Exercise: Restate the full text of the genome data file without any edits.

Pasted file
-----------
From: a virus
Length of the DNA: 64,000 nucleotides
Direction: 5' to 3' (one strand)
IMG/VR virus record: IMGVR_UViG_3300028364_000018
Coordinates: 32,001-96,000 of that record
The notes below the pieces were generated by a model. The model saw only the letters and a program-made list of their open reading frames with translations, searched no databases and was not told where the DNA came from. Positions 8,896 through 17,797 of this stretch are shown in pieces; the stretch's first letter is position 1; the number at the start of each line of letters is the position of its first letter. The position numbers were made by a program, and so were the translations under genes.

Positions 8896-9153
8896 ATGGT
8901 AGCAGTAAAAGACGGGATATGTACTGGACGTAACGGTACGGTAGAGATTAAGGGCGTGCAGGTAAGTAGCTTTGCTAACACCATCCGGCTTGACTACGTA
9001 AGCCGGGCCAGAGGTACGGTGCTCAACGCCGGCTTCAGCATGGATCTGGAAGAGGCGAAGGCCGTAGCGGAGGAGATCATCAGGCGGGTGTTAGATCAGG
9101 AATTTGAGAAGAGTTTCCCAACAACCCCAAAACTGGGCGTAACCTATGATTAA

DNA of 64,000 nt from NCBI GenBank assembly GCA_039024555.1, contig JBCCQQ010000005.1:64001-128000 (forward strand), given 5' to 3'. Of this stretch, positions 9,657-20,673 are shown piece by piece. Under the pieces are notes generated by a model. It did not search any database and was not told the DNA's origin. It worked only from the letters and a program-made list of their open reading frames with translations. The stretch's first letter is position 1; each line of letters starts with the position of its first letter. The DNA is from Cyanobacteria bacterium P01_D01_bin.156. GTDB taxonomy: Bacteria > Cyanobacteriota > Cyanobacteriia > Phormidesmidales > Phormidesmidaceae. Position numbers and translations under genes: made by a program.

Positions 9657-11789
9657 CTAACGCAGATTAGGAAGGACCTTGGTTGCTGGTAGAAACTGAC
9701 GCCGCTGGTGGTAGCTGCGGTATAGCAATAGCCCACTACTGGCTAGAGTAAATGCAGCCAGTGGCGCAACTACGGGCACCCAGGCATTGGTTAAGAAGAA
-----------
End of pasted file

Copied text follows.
From: a virus
Length of the DNA: 64,000 nucleotides
Direction: 5' to 3' (one strand)
IMG/VR virus record: IMGVR_UViG_3300028364_000018
Coordinates: 32,001-96,000 of that record
The notes below the pieces were generated by a model. The model saw only the letters and a program-made list of their open reading frames with translations, searched no databases and was not told where the DNA came from. Positions 8,896 through 17,797 of this stretch are shown in pieces; the stretch's first letter is position 1; the number at the start of each line of letters is the position of its first letter. The position numbers were made by a program, and so were the translations under genes.

Positions 8896-9153
8896 ATGGT
8901 AGCAGTAAAAGACGGGATATGTACTGGACGTAACGGTACGGTAGAGATTAAGGGCGTGCAGGTAAGTAGCTTTGCTAACACCATCCGGCTTGACTACGTA
9001 AGCCGGGCCAGAGGTACGGTGCTCAACGCCGGCTTCAGCATGGATCTGGAAGAGGCGAAGGCCGTAGCGGAGGAGATCATCAGGCGGGTGTTAGATCAGG
9101 AATTTGAGAAGAGTTTCCCAACAACCCCAAAACTGGGCGTAACCTATGATTAA

DNA of 64,000 nt from NCBI GenBank assembly GCA_039024555.1, contig JBCCQQ010000005.1:64001-128000 (forward strand), given 5' to 3'. Of this stretch, positions 9,657-20,673 are shown piece by piece. Under the pieces are notes generated by a model. It did not search any database and was not told the DNA's origin. It worked only from the letters and a program-made list of their open reading frames with translations. The stretch's first letter is position 1; each line of letters starts with the position of its first letter. The DNA is from Cyanobacteria bacterium P01_D01_bin.156. GTDB taxonomy: Bacteria > Cyanobacteriota > Cyanobacteriia > Phormidesmidales > Phormidesmidaceae. Position numbers and translations under genes: made by a program.

Positions 9657-11789
9657 CTAACGCAGATTAGGAAGGACCTTGGTTGCTGGTAGAAACTGAC
9701 GCCGCTGGTGGTAGCTGCGGTATAGCAATAGCCCACTACTGGCTAGAGTAAATGCAGCCAGTGGCGCAACTACGGGCACCCAGGCATTGGTTAAGAAGAA